Brent Budowsky: The partial list of Republicans, career diplomats and nonpartisan military leaders that I emphasize here as Hagel supporters speaks volumes about the bipartisan security tradition that Colin Powell, John Kerry and Chuck Hagel represent.
Dave Zirin: I’m sure it’s tempting to look at today as an advance for women in sports. But it’s very difficult think that today’s national celebration of a multi-billionaire and a war criminal has anything to do with women’s liberation.
Gareth Porter: The ambitious plans of the U.S. military to use Iraq to dominate the Middle East militarily and politically had been foiled by the very regime the United States had installed
Andy Love: So, despite their best efforts to rewrite history, will Bush, Cheney and Rice be viewed as villains or inept clowns? The answer can be found in another philosophical proposition: The Unity of Opposites. They can be villains and clowns.
Ivan Eland: Should we take this violent, cult-like group off the U.S. terrorism list because all these Washington celebrities seem to be at least tacitly advocating such a move? No, the group, no matter how bad, should be taken off the U.S. terrorism list because it no longer attacks U.S. targets.
Ken Hughes: Forty years ago this month, President Richard Nixon quietly sold South Vietnam down the river for political gain.
Ivan Eland: If it weren’t for the latest salacious bureau-gossip, the book would be rather boring—and tragic. Boring, not because the issues are uninteresting or because Woodward is a bad writer, but because the author records a dysfunctional White House internal decision-making process in which meeting after meeting features the same reasonable questions about the U.S. war in Afghanistan but in which nobody ever has very good answers to them.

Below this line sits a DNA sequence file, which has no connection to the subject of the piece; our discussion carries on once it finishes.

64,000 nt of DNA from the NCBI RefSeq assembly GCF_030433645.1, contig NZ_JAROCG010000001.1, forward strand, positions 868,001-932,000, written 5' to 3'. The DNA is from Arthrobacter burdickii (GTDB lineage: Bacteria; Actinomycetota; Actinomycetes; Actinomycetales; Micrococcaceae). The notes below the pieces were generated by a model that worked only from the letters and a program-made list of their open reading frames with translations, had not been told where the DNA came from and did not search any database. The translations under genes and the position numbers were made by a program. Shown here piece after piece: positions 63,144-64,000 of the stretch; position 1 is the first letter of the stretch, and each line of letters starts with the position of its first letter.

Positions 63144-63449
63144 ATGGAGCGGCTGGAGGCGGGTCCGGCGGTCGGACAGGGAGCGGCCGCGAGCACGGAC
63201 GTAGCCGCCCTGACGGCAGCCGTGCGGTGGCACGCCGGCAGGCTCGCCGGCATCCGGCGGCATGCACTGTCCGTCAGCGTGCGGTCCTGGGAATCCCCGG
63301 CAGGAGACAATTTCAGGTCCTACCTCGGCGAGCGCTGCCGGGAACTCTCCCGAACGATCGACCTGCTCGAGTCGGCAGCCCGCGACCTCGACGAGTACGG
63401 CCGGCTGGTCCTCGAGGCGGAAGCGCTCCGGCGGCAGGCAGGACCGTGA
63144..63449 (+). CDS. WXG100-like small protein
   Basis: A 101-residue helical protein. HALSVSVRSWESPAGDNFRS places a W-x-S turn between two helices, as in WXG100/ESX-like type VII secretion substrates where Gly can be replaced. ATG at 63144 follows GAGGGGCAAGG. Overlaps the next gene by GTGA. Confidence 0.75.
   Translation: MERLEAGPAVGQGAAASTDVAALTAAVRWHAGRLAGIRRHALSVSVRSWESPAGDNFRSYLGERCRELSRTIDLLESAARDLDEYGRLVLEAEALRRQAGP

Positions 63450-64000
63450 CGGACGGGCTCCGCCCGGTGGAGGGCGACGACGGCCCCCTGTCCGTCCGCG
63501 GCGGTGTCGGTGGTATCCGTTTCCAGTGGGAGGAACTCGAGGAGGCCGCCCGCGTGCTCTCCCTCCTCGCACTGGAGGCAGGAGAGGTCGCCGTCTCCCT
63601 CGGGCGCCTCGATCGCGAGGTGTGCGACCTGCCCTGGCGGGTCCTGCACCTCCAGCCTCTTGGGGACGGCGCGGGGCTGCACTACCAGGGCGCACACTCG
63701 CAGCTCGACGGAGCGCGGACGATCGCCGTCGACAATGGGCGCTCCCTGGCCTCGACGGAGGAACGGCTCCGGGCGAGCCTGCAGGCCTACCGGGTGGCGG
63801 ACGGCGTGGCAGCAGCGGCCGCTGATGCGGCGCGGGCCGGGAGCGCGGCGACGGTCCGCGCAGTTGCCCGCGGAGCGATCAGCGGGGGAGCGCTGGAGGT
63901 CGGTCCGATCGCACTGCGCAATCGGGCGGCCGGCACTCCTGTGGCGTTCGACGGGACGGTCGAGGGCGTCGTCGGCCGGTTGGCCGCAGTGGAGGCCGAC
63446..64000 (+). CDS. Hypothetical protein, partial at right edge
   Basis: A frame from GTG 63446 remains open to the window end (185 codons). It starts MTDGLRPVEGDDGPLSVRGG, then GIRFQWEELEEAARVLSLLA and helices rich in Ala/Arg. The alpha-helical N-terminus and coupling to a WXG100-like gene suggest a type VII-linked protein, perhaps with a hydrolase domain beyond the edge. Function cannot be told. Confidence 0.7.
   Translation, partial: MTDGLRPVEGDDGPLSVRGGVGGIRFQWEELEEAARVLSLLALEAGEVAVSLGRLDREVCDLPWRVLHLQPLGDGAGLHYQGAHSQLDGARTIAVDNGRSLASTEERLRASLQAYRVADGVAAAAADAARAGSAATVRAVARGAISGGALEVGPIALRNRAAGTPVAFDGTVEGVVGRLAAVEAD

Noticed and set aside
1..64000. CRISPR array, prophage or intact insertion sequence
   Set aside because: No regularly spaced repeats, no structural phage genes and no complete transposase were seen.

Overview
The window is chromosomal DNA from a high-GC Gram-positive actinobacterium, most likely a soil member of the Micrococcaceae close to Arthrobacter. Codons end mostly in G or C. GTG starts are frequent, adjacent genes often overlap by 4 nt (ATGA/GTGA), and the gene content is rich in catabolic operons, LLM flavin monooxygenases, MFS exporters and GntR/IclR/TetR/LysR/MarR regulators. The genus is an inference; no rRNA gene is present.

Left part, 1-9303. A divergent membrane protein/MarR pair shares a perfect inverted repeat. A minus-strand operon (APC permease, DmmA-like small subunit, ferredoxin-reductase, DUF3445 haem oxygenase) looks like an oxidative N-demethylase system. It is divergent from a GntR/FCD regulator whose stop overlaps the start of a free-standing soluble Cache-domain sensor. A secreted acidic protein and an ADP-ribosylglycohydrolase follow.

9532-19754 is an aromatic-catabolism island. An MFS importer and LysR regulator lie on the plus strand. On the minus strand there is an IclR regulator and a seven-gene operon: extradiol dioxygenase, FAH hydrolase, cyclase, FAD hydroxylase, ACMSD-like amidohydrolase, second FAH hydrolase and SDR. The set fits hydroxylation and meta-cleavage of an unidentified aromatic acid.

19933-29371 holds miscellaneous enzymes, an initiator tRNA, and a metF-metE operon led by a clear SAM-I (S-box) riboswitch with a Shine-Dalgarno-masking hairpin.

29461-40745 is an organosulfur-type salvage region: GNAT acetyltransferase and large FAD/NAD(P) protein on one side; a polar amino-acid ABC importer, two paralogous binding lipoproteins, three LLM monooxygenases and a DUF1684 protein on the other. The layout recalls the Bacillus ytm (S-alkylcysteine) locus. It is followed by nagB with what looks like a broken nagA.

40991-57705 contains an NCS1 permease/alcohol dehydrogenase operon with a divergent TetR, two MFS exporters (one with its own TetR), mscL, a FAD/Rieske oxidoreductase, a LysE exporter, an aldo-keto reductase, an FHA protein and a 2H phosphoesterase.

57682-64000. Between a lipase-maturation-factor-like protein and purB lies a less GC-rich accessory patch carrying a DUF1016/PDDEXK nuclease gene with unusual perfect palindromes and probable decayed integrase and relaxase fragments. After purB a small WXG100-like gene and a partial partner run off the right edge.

Michael Sigman: Isn’t it precisely the job of political, financial and religious leaders to imagine disasters and then prepare for them? (Plausible ones, that is, as opposed to, say, anti-asteroid Republican Congressman Dana Rohrabacher’s crusade for funds to combat “objects coming from space that could cause colossal loss of lives on our planet.”) And if their imaginations fail them, and us, shouldn’t they be held accountable — morally and, when appropriate, criminally?
Only a few commentators, including the president, seemed to sheepishly realize the irony of his receiving the prize shortly after escalating one war and while continuing to fight another. You would have thought that the escalation alone would have been enough to satisfy all of the warheads at home; but to stanch the domestic fallout from being associated with too much peace, Obama, when accepting the peace award, gave a speech defending war.
In any case, the proper path for the U.S. must not involve continuing to bed down with the feudal warlords and the likes of the Karzai brothers. That puts us on the wrong side of history and decency.
It seems almost trivial to accuse someone who launched an illegal war that has killed over a million people of torture. But if we are going to prosecute the lowest ranked torturers, it makes sense to look up the chain of command.
The most respected public figure in, or out, of American government endorsed Barack Obama this week. To even suggest that the endorsement of former Secretary of State, former National Security Adviser, former Joint Chiefs of Staff, Colin Powell, the first African American to do any of the three and all of the three through three […]